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Protocol for a randomized controlled trial exploring the brain mechanism and therapeutic effect of electroacupuncture on cognitive function and sleep quality in chronic insomnia



Insomnia is a prevalent sleep disorder that affects up to 15% of the population worldwide and is the second most common mental health issue. There is increasing interest in the effects of long-term insomnia on cognitive function. Electroacupuncture can effectively improve cognitive function and sleep quality, yet the underlying brain network mechanisms remain unclear. This study aims to explore the network regulatory mechanisms associated with enhanced cognitive function and sleep quality, providing theoretical support for the use of electroacupuncture in the clinical treatment of chronic insomnia.


This study is divided into two parts. Sixteen individuals with chronic insomnia and 16 healthy controls of similar age and gender will be recruited in Study 1 to examine the brain network topology of individuals with chronic insomnia. Study 2 will be a randomized controlled trial with 120 chronic insomnia patients divided into three groups: Group A (electroacupuncture plus placebo drug), Group B (drug plus placebo electroacupuncture), and Group C (placebo electroacupuncture plus placebo drug). Participants will be exposed to 24 treatments over an 8-week period (3 times per week) and monitored for 12 additional weeks. The primary outcome measure will be changes in brainwave data from before to after the treatment. In addition, the Wisconsin Card Sorting Test and the Pittsburgh Sleep Quality Index will be utilized as secondary outcomes to measure from before to after treatment and during the follow-up. A correlation analysis will be conducted to explore links among modifications in brainwave patterns, Wisconsin Card Sorting Test scores, and Pittsburgh Sleep Quality Index scores. Additionally, any adverse events will be strictly monitored.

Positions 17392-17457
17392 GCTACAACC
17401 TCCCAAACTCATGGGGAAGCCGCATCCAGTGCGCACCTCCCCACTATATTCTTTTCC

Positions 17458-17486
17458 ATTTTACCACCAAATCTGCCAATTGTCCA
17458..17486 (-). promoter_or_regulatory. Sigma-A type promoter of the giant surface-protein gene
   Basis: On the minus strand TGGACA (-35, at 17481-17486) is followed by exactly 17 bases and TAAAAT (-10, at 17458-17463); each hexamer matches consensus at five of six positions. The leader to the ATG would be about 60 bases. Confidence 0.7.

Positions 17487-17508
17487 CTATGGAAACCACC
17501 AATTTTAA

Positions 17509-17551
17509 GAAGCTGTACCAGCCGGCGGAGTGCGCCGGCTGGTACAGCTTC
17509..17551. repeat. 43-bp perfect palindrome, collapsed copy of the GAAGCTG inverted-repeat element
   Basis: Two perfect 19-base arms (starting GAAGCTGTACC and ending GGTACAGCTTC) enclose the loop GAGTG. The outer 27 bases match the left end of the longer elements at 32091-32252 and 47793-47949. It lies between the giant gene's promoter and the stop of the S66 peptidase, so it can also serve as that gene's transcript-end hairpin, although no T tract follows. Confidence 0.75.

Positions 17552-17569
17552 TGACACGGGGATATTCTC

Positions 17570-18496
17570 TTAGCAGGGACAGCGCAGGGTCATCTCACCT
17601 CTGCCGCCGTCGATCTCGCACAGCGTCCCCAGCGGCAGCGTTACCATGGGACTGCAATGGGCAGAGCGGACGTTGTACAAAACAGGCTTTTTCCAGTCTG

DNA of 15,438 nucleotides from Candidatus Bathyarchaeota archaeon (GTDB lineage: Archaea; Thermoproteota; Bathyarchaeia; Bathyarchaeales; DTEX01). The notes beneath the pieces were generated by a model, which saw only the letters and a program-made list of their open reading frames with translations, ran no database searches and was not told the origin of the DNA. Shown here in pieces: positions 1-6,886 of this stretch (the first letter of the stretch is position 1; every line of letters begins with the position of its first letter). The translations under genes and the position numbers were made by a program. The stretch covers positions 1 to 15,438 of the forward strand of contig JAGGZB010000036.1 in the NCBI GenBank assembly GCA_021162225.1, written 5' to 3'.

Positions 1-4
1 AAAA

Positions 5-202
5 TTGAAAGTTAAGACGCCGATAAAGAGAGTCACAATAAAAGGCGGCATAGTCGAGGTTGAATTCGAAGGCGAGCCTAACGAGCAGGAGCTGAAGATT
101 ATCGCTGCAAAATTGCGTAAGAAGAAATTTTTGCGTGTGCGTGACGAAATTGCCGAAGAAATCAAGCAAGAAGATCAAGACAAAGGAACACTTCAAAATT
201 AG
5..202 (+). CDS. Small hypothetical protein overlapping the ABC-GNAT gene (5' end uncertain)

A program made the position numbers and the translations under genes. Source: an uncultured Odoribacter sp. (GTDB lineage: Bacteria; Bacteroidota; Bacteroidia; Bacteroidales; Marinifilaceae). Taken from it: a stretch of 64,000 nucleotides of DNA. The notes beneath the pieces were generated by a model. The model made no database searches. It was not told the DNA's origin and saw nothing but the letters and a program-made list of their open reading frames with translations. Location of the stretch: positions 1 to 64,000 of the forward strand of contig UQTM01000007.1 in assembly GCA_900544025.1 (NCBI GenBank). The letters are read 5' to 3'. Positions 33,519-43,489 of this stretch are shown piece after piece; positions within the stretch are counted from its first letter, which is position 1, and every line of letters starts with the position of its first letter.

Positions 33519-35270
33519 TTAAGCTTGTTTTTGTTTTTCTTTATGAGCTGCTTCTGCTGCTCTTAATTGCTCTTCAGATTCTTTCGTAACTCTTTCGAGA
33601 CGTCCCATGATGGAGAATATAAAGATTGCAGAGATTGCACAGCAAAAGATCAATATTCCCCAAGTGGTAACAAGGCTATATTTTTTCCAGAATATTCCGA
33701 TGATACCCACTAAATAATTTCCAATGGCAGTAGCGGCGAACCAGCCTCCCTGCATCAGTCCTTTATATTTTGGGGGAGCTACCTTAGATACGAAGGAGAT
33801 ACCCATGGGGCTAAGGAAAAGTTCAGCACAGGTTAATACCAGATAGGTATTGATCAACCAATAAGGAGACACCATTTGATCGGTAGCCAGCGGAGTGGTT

Electroacupuncture may represent an alternative treatment for chronic insomnia, and this trial is expected to reveal the brain mechanism by which electroacupuncture improves cognitive function and sleep quality in chronic insomnia patients.

Trial registration

ChiCTR2200060150 (Chinese Clinical Trial Registry,, registered on 20 May 2022).

Peer Review reports


In modern society, individuals experience more stress, leading to higher prevalence rates of physical and mental illness. Chronic insomnia is one of the leading mental health issues worldwide, with a global prevalence rate of 10–15% [1, 2]. This disorder has considerable negative effects on the physical and mental well-being of those affected. It significantly impairs cognitive functioning, such as attention, memory, and alertness, leading to decreased learning capacity, reduced work productivity, and an increased risk of traffic accidents [3,4,5]. Elucidating cognitive changes in those with chronic insomnia is a crucial focus of clinical therapy.

Brain imaging studies have indicated that chronic insomnia patients exhibit changes in brain structure and function [6, 7]. Voxel-based morphometry analysis has revealed a decrease in gray matter volume in the dorsolateral prefrontal cortex of these patients [8]. Furthermore, studies have indicated changes in the functional connectivity between the frontal and parietal lobes in individuals with insomnia. There is a notable correlation between the functional connectivity between the left dorsolateral prefrontal cortex and the left inferior parietal lobule and scores on the self-report sleep quality questionnaire [9]. Experiments on sleep durations and sleep deprivation have revealed that the frontal lobe is more sensitive to these impacts, with abnormal activation occurring in the frontal lobe (such as in the DLPFC and MPFC) during cognitive-related tasks [10]. The dorsolateral prefrontal cortex is therefore a brain region commonly administered noninvasive stimulation to treat insomnia [11]. These findings suggest a connection between insomnia and abnormal frontal lobe function.

Acupuncture has been demonstrated to improve the sleep quality and cognitive functioning of those with insomnia [12,13,14]. Our previous studies also revealed that acupuncture can effectively enhance sleep quality in patients with insomnia and depression [15]. Nevertheless, the precise brain mechanisms of acupuncture have yet to be elucidated. We conducted a study on four individuals with insomnia to explore the immediate effects of acupuncture. The results showed that the functional network topology of the entire brain changed throughout the course of acupuncture, with a trend toward higher global and local efficiency than those of sham acupuncture. Notably, local efficiency in the dorsolateral prefrontal cortex was increased. Improving cognitive functioning and sleep quality may be linked to the restoration of brain network topology in patients with insomnia, and the dorsolateral prefrontal cortex may be a critical network node.